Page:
Ladies and gentlemen, get ready for some new Chromebooks. Yep, Google has just announced four new Chrome OS laptops, all of which lean toward the budget-friendly end of the spectrum. They are the ASUS Chromebook Flip, the ASUS Chromebook C201, the Hisense Chromebook and the Haier Chromebook 11 (This also comes in an educational version dubbed the 11e). Though it's the priciest model at $249, the most notable one by far is ASUS' Chromebook Flip. Not only is it the slimmest of the bunch with a thickness of only 15mm, it has a 10.1-inch touchscreen IPS display that can be flipped (hence the name) 360 degrees around.
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ASUS Chromebook Flip
I didn't have much time to get a real feel for the Flip, but it does remind me a lot of ASUS' other flipping laptop, the ASUS Transformer Book Flip. The Chromebook flip is very lightweight at less than two pounds and I was able to hold it with one hand quite easily. Thanks to an internal accelerometer, the screen orientation changes depending on how the laptop is positioned -- as you can see in the image here, it's rotated 180-degrees when in the upside-down teepee formation. In this converted state, the software in the Chromebook Flip is smart enough to bring up touch-centric controls like a virtual keyboard and handwriting recognition whenever you tap an empty text field. Flip it around to regular laptop mode, however, and these extra modes will disappear, as it recognizes that you now have a full keyboard at your disposal.
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The Haier and the Hisense laptops, on the other hand, are decidedly less glamorous. Instead of a sleek all-metal frame, the Haier and the Hisense models are clad in utilitarian black plastic. Still, that isn't necessarily a bad thing. The Hisense in particular has a pleasant pebbled texture that contributes to a firmer grip and I quite like the feel of the metal palm rest. They both have almost the same dimensions -- the Hisense is 11.7 by 8.8 by 0.6 inches and weighs about 3.3 pounds while the Haier is a touch smaller at 11.4 by 8.1 by 0.71 inches and 2.54 pounds. Both have 11.6-inch screens with 1366x768 resolution and 200 nits of brightness. I wasn't too impressed with what I saw of the displays -- the colors seem washed out and rather lackluster -- but for low-end budget models, they're perfectly functional.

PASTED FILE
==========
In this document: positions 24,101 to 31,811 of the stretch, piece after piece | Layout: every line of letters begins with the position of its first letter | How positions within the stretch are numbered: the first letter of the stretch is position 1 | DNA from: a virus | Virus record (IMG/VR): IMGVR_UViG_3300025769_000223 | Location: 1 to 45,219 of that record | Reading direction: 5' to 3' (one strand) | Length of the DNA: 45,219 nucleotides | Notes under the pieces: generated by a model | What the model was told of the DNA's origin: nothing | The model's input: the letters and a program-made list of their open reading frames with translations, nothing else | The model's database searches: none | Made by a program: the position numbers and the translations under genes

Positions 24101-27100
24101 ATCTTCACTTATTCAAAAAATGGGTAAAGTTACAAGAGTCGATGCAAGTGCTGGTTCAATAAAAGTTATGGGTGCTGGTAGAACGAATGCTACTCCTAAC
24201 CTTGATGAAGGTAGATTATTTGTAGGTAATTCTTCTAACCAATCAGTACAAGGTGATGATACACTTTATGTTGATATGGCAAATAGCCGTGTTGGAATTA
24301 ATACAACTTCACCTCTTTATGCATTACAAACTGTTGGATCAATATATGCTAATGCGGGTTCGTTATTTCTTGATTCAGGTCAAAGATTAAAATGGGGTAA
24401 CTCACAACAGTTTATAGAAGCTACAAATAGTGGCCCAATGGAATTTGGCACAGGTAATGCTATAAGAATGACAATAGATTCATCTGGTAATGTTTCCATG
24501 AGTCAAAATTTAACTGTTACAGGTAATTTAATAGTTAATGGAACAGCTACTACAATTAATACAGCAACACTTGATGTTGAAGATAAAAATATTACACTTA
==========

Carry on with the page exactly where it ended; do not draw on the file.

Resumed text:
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Haier Chromebook 11 and 11e
I was also a fan of the Haier 11e educational Chromebook. It's a lot more durable against everyday wear and tear and is water- and spill-resistant due to tiny drainage holes in the chassis. Unlike the regular Haier Chromebook 11, the 11e has a removable battery along with a built-in handle, presumably so kids can easily carry it from class to class. ASUS' Chromebook C201 is a bit of a mystery as I wasn't able to handle it myself, but Google tells us it has a 11.6-inch display and the internals are about the same as the rest.
ASUS Chromebook C201
As for those internals, well, all of the above Chromebooks come equipped with a Rockchip 3288 SoC with 2GB of RAM and 16GB flash memory (eMMC). They all also have 802.11 ac WiFi, a 720p HD front-facing camera, two USB 2.0 ports, a microSD card reader, Bluetooth 4.0 and an ARM Mali 760 quad core GPU. Battery life fluctuates from model to model -- the Flip promises up to 10 hours, the Hisense has 8.5, the Haier has 10 while the Chromebook C201 promises 13.
The main draw with all of these, of course, is price. The Flip will be available for $249, the C201 starts at $169, while both the Haier and the Hisense models will cost $149 each. The Flip should be out later this Spring, the C201 will be on Amazon in May, and both the Haier and Hisense models are avaiable for pre-order today. The Haier is available through Amazon while the Hisense can be purchased through Walmart.
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- Reviews • 67
- Type Computer OS
- Source model Open
- Architecture 64-bit, 32-bit
- Released 2009-11-19
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